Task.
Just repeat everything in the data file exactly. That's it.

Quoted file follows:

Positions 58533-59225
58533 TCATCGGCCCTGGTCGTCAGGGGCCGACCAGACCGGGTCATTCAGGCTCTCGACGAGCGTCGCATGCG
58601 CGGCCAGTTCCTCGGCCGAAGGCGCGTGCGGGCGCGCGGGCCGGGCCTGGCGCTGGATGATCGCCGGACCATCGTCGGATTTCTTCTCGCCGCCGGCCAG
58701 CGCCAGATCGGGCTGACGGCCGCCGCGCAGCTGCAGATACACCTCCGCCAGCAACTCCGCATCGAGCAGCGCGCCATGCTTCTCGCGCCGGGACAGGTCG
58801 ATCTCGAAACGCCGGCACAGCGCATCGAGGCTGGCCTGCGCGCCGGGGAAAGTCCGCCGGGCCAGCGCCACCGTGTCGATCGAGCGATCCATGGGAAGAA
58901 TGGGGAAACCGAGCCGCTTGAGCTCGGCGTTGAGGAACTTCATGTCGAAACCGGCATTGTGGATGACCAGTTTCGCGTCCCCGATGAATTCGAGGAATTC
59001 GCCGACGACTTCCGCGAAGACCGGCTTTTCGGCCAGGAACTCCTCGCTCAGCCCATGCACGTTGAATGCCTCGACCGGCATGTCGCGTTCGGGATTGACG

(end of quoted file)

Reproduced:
Positions 58533-59225
58533 TCATCGGCCCTGGTCGTCAGGGGCCGACCAGACCGGGTCATTCAGGCTCTCGACGAGCGTCGCATGCG
58601 CGGCCAGTTCCTCGGCCGAAGGCGCGTGCGGGCGCGCGGGCCGGGCCTGGCGCTGGATGATCGCCGGACCATCGTCGGATTTCTTCTCGCCGCCGGCCAG
58701 CGCCAGATCGGGCTGACGGCCGCCGCGCAGCTGCAGATACACCTCCGCCAGCAACTCCGCATCGAGCAGCGCGCCATGCTTCTCGCGCCGGGACAGGTCG
58801 ATCTCGAAACGCCGGCACAGCGCATCGAGGCTGGCCTGCGCGCCGGGGAAAGTCCGCCGGGCCAGCGCCACCGTGTCGATCGAGCGATCCATGGGAAGAA
58901 TGGGGAAACCGAGCCGCTTGAGCTCGGCGTTGAGGAACTTCATGTCGAAACCGGCATTGTGGATGACCAGTTTCGCGTCCCCGATGAATTCGAGGAATTC
59001 GCCGACGACTTCCGCGAAGACCGGCTTTTCGGCCAGGAACTCCTCGCTCAGCCCATGCACGTTGAATGCCTCGACCGGCATGTCGCGTTCGGGATTGACG